Methodology: The seeds were collected from two locations (a parent tree in the Forestry Research Institute of Nigeria (FRIN) and as well procured at Akesan market in Oyo town (Oyo) all in Oyo State, Nigeria. The experiments were executed adopting the standard procedures. The air-dried powdered C. albidum seed was cold macerated with analytical grade N-Hexane. The oils were purified using activated charcoal and qualitatively screened to ascertain the phytochemicals in them. Physico-chemical parameters were quantitatively determined following AOAC guidelines.

Results: The results revealed that C. albidum is a low oil yielding seed especially when cold maceration was employed. The phytochemical screening revealed the presence of alkaloids, anthraquinones, terpenoids, and cardiac glycosides in all the oils. Saponins were found only in the oil from the FRIN source. While tannins and flavonoids were absent in all the oils. The physico-chemical parameters revealed the ranges of 0.90 - 9.45 mgKOH/g (Acid value), 101.90 - 356.60 mgKOH/g (saponification value), 65.30 - 78.00 mg/g (iodine value), 101.00 - 348.50 (ester value), 2.93 - 6.21 (PH value), 0.787 - 0.900g/cm3 (Relative density) and 1.4590 - 1.6560 (Refractive index @280C).

Conclusion: It can be deduced that there are disparities in the yield, phytoconstituents and the physico-chemicals of the oils used for this study. Further research is needed on the C. albidum oil to validate its edibility and affirm its medicinal uses.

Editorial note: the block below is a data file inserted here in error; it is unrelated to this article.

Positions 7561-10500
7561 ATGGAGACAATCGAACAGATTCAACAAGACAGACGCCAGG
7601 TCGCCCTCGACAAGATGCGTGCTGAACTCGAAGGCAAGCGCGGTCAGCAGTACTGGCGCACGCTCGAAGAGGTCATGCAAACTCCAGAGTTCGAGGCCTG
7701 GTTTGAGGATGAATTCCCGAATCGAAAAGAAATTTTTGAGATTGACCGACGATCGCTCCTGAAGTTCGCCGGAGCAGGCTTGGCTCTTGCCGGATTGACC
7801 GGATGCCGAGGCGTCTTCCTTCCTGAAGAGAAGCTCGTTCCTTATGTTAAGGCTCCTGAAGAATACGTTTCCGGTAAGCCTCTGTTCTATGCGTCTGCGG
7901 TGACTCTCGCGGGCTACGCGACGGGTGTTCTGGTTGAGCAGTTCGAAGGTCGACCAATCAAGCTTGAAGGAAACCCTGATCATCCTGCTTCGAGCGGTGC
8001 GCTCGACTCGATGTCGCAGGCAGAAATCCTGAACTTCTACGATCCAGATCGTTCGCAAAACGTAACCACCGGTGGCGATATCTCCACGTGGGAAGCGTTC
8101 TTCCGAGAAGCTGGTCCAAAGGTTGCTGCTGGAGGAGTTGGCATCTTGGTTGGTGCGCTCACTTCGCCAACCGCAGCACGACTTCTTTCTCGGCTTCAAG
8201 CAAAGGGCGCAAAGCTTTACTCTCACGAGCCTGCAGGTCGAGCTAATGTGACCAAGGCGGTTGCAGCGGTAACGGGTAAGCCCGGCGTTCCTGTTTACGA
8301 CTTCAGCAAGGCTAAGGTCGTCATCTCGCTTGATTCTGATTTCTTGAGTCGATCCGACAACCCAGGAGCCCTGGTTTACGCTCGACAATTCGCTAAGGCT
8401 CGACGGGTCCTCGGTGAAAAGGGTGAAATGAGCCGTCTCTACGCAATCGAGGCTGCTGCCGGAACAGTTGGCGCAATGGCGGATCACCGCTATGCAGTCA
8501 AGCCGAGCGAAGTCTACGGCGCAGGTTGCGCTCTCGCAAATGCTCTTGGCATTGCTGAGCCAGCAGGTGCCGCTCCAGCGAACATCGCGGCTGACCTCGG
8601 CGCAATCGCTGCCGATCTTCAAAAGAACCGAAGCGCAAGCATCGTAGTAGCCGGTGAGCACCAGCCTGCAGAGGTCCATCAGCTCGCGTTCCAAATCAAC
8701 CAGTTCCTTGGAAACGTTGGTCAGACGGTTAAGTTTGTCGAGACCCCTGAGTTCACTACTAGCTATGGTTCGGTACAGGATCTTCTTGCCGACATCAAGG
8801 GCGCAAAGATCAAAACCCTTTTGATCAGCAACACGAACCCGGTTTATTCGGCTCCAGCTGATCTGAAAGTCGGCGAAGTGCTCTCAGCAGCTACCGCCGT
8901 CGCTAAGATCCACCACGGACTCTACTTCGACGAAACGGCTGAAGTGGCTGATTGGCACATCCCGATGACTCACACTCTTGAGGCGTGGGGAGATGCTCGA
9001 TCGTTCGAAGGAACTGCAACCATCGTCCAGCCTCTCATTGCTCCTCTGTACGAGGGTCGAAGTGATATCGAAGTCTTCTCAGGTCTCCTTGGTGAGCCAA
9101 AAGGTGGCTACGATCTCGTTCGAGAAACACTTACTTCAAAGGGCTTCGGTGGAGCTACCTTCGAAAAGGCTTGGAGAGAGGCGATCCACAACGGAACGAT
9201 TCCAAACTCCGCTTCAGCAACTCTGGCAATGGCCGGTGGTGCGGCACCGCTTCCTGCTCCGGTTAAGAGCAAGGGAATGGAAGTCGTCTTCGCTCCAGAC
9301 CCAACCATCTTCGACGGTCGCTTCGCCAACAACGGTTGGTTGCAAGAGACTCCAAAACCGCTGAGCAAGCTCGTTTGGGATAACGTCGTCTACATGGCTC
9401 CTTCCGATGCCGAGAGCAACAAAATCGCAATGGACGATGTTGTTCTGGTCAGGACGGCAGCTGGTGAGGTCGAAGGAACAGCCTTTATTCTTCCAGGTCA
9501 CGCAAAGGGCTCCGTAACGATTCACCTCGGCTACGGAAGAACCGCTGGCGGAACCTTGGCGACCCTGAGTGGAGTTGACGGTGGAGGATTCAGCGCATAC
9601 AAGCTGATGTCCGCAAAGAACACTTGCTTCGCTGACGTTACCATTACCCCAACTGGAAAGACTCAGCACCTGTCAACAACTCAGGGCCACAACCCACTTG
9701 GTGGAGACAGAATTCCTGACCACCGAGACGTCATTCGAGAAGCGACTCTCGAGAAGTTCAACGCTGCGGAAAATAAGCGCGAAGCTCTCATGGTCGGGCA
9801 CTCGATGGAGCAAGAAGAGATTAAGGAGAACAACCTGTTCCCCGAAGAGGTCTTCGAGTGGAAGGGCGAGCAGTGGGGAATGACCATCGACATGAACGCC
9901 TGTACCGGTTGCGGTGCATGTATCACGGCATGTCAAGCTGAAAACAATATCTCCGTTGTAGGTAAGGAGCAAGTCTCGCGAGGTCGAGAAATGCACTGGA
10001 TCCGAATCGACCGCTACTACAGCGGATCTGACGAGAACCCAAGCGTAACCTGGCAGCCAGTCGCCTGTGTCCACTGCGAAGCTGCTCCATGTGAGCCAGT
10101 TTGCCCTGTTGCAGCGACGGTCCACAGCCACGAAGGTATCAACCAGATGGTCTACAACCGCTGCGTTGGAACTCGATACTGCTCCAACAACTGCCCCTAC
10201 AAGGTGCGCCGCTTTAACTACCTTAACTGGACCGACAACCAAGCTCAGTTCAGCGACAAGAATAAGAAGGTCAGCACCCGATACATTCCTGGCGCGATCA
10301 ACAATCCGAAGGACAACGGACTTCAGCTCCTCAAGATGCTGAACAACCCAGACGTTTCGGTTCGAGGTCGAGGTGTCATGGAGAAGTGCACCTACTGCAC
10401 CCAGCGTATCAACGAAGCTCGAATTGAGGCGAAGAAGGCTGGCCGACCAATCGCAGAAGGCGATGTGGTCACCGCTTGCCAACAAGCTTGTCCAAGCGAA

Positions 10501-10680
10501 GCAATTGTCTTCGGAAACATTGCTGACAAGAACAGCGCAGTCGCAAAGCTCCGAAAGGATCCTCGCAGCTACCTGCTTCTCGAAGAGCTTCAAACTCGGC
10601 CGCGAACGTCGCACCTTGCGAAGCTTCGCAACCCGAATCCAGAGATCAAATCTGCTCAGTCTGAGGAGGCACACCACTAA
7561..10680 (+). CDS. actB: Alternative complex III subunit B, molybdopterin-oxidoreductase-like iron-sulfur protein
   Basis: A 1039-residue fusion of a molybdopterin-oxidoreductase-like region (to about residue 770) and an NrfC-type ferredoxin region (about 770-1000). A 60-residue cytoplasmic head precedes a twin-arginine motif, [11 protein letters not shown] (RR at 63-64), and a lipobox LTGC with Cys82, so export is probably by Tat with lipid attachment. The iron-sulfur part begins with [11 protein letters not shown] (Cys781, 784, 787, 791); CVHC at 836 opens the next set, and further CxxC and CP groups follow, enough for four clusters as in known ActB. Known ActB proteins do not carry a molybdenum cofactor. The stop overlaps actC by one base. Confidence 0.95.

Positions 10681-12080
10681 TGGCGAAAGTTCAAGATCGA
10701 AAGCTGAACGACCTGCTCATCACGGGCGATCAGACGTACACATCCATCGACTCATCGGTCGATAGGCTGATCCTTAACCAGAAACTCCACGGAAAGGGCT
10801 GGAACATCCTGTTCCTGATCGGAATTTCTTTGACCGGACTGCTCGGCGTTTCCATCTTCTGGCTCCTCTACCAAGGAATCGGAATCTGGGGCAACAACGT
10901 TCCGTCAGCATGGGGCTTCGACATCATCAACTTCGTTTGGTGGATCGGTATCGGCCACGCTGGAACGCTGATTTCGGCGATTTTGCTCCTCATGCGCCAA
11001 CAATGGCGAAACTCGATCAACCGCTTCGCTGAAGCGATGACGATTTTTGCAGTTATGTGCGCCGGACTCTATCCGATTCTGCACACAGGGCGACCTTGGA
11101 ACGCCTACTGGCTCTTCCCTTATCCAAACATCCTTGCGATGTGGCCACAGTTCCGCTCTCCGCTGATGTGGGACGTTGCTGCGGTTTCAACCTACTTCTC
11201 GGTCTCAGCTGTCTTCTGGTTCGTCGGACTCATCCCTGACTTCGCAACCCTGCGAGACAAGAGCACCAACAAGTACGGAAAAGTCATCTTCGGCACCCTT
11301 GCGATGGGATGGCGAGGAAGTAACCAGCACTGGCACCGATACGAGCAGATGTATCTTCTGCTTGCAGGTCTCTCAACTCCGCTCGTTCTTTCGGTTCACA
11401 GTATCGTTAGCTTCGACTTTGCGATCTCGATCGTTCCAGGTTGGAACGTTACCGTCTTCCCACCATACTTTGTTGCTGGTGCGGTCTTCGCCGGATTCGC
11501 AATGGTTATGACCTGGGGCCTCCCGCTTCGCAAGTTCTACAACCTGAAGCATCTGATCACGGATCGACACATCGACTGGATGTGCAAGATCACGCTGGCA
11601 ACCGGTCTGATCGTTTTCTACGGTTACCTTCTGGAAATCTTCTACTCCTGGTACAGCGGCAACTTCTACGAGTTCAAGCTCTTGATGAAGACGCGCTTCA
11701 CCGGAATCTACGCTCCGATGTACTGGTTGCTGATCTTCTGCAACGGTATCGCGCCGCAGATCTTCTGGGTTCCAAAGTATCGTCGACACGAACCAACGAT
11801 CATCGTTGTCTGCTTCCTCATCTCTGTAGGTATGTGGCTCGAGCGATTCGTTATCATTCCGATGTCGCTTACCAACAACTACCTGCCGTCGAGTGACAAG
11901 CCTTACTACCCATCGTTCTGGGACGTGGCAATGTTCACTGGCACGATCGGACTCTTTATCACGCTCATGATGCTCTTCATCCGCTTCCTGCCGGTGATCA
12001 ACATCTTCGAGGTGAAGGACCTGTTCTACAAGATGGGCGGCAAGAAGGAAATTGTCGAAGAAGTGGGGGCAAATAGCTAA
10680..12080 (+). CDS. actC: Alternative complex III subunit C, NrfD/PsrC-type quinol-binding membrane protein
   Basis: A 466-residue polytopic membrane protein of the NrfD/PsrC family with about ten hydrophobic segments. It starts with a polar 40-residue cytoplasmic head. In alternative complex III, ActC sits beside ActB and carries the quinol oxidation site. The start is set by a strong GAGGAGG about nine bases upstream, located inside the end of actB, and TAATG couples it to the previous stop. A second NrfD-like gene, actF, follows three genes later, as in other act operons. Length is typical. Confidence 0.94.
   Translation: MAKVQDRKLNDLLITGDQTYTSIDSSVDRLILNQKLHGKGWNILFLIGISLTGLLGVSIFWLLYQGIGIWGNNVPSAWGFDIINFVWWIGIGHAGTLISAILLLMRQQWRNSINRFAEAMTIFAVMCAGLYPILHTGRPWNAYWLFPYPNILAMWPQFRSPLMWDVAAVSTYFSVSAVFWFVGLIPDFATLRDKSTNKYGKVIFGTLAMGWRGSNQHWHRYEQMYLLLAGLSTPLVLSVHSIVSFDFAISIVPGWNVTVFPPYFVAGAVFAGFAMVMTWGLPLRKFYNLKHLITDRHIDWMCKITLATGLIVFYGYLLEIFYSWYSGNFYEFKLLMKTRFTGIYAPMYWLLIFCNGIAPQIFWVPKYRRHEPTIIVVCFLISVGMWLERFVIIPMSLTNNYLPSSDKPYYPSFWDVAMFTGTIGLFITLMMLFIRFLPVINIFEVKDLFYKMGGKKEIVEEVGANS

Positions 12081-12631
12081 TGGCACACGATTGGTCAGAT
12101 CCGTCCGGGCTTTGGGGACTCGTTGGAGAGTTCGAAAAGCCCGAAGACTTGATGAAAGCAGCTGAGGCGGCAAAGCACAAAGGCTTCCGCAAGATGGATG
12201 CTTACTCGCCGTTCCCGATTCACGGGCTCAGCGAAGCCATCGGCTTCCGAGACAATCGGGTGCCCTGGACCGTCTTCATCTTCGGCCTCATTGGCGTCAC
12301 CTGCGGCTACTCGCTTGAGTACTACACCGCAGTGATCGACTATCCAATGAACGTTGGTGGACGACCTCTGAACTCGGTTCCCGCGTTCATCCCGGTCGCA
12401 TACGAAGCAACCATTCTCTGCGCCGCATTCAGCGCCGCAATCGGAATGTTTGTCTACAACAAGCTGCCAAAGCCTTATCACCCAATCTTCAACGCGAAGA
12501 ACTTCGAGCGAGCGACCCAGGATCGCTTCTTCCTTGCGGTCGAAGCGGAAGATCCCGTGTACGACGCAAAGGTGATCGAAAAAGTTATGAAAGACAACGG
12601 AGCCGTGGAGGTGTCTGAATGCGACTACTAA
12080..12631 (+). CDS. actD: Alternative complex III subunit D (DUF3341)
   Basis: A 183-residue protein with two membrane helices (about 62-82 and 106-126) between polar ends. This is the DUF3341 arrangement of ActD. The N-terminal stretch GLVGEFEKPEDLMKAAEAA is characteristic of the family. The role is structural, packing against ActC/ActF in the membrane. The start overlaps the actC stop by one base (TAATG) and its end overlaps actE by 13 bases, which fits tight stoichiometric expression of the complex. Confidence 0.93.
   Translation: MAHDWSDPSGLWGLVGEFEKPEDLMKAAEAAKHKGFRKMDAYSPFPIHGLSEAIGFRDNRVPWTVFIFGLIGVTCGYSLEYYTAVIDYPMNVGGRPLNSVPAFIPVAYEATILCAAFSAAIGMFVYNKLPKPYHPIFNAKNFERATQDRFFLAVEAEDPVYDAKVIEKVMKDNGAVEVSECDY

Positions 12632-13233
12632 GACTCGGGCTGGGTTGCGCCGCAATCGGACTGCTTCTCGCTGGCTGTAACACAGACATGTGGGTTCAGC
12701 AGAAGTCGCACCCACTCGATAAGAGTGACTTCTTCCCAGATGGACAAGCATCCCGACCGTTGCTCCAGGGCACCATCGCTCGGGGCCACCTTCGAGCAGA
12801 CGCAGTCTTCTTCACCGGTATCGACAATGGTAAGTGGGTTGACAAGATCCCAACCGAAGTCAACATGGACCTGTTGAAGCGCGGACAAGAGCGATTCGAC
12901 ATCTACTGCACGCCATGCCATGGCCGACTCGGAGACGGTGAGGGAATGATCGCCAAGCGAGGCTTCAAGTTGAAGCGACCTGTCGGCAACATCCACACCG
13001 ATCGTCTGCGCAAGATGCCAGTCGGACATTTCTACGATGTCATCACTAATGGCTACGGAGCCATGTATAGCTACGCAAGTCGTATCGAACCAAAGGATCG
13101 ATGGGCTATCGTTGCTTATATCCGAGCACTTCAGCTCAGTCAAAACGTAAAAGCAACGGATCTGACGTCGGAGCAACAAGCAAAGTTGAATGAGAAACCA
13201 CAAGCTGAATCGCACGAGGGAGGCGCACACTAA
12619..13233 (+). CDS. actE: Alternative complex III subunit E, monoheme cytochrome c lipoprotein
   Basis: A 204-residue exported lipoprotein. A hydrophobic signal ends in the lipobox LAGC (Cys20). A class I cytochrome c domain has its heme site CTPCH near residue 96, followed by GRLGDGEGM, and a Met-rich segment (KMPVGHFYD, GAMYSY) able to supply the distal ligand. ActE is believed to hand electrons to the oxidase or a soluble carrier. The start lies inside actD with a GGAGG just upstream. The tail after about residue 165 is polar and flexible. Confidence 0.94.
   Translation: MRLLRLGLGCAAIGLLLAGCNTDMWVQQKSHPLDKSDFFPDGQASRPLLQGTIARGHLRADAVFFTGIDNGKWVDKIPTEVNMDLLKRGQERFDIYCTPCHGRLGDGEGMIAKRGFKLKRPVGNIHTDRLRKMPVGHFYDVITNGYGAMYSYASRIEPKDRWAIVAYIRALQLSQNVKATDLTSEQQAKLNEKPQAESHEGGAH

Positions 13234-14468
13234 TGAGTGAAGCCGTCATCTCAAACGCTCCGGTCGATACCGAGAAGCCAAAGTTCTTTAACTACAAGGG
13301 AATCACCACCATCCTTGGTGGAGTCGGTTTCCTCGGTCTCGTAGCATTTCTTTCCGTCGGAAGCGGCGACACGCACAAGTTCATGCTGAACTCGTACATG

Open Access Original Research Article

GC-MS Analysis of the Rauwolfia vomitoria Ethanol Extracts

I. I. Asoro, O. A. T. Ebuehi, M. N. Igwo-Ezikpe

European Journal of Medicinal Plants, Page 34-45
DOI: 10.9734/ejmp/2021/v32i630398

Bioactive compounds are the frontline potent agents in both nutraceuticals and pharmaceutical industries. The bioactive compounds are gaining much importance for their ability in enhancing resistance to various diseases and to improve the health of people both by traditional and modern ways of administrations. R. vomitoria is one of the medicinal plants used traditionally to manage hypertension, diabetes and mental disorder. This present study sought to characterize the bioactive components of R. vomitoria leaf and root ethanol extracts using Gas-Chromatography-Mass Spectrophotometry (GC-MS). The results of the GC-MS analysis provide different peaks indicating the presence of 22 phytochemicals in the plant leaf and 16 phytochemicals in the root. The major bioactive compounds in the leaf were squalene (18.69%), phytol (16.47%), n-hexadecanoic acid (15.68%), 7-tetradecenal, (Z) (12.90%), 9,12,15-octadecatrienoic acid, ethyl ester, (Z,Z)-, (9.56%) and others, while the roots contains; cis-vaccenic acid (32.13%), n-hexadecanoic acid (15.41%), (E)-9-octadecenoic acid ethyl ester (9.83), cyclohexanecarbonitrile 1-(-4- chlorophenyl (9.45%), 8H-azeceno[5,4-b] indol-8-one, 5-ethylidene (7.66%) and other minor compounds. Pharmacological activities of these compounds indicated that the compounds present in the leaf of the plant can be used as a crude drug which could be developed into a novel drug. Some of these compounds have antimicrobial, antioxidant, hepatoprotective, hypocholesterolemic as well as cancer preventive activities amongst others. The findings suggest that there is an indication that both R. vomitoria leaves and roots contain potent bioactive compounds that may be linked to its beneficial effects on health, with the leaf taking the lead. It is therefore recommended as a plant of phytopharmaceutical significance.